.After preliminary survey and drawings, four types of site drawings can be made:

  • Site Plan. This indicates the building’s relationship to streets or roads, structures, gardens, or other features of the immediate environment.
  • Floor Plan. This records room layout, and locations of doors, windows, stairways, and major features of each relevant level of the building.
  • Location Plan. This locates the property with reference to highways, towns, and natural features.
  • Exterior Elevation. This represents the façade of a building projected on a vertical plane.

To give you an idea of what a professional drawing looks like, visit the Historic American Buildings Survey

 Conducting Interviews

By Jill Breit & Eric Bebernitz
Courtesy of Traditional Arts of Upstate New York

Recording interviews is a lot like driving a car. When you’re learning either activity there’s an overwhelming number of things to be aware of, but once you’re practiced, it seems like second nature. Beginners usually have trouble dividing their attention between the equipment and the narrator or individual being interviewed. To avoid this conflict it is important to become comfortable with your equipment prior to any interview situation. You may want to record yourself or a family member to test the equipment, sound levels, adjusting to background noise, and so forth. Listed below are a few tips for getting started and some advice for producing a good quality recording.

Equipment Checklist. A few items are more important then others. If you are going to record an interview these are the essential items you should bring:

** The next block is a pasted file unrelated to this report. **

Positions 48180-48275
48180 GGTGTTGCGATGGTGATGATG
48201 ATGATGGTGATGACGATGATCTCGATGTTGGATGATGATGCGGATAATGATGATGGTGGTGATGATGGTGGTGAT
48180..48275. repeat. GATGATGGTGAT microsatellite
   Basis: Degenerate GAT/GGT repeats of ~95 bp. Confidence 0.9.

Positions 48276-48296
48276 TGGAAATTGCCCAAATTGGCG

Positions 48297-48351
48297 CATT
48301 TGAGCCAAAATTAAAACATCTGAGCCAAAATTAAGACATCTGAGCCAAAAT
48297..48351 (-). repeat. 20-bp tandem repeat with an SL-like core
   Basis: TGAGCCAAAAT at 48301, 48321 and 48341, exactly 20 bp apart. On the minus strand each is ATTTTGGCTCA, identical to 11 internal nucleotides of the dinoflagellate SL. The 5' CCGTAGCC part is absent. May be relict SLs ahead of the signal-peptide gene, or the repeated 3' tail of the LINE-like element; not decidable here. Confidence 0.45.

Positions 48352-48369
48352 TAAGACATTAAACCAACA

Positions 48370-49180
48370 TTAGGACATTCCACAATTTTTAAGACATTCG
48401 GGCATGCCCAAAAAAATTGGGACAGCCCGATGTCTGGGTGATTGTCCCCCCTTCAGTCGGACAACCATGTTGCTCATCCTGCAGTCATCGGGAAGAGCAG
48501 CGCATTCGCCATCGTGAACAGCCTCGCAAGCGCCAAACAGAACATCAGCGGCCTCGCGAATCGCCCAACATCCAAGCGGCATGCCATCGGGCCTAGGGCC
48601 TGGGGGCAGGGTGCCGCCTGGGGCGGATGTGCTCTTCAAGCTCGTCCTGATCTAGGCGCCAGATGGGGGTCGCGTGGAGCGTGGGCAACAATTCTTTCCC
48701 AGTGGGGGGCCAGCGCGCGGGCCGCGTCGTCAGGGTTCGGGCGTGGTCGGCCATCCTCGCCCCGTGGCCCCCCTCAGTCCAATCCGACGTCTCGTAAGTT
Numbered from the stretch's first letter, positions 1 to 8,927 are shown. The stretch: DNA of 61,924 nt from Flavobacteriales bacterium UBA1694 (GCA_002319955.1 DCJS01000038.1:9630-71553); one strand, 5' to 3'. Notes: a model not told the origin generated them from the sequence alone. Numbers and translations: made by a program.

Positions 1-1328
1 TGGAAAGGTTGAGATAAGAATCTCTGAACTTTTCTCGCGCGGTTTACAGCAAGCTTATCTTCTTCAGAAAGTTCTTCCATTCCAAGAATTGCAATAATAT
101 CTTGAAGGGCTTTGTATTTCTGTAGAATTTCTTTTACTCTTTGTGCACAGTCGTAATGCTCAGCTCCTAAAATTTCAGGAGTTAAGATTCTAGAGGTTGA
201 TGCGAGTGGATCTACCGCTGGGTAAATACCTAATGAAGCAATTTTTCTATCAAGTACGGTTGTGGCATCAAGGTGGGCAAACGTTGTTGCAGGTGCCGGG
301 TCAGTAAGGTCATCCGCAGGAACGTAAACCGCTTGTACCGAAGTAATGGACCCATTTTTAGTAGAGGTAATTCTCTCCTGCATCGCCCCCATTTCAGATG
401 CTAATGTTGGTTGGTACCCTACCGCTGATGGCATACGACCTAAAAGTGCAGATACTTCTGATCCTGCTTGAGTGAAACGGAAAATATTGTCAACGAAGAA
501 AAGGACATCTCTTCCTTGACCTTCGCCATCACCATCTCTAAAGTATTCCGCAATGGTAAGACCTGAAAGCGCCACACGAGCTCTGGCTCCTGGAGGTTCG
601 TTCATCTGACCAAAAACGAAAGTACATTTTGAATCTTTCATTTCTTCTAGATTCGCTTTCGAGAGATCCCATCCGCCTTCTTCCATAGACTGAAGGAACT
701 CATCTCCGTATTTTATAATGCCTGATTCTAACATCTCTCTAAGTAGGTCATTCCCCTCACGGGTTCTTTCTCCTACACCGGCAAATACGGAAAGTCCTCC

1. Tape recorder, mini disc reorder, or any other recording device
  2. Extra digital cards, blank tapes, cassettes or mini discs
  3. Microphones, microphone stands, and windscreens (optional)
  4. Headphones or ear piece (optional)
  5. Cables, extension cords, etc
  6. Equipment manual(s)
  7. Extra batteries

Check the recording device to guarantee it is receiving sound. You can test this by plugging in the ear piece or head phones and recording your own voice or simply recording a sound and then playing it back.

Check for distracting background noises. After you set up your recording equipment and conduct a sound check, listen in your ear piece or headphone for any distracting sounds such as: refrigerators, washers, dryers, furnaces, clocks, pets, traffic, lawn mowers, etc. In many cases you can explain the situation and ask politely to change rooms, turn off the distracting appliance, or send the rowdy pet to another room.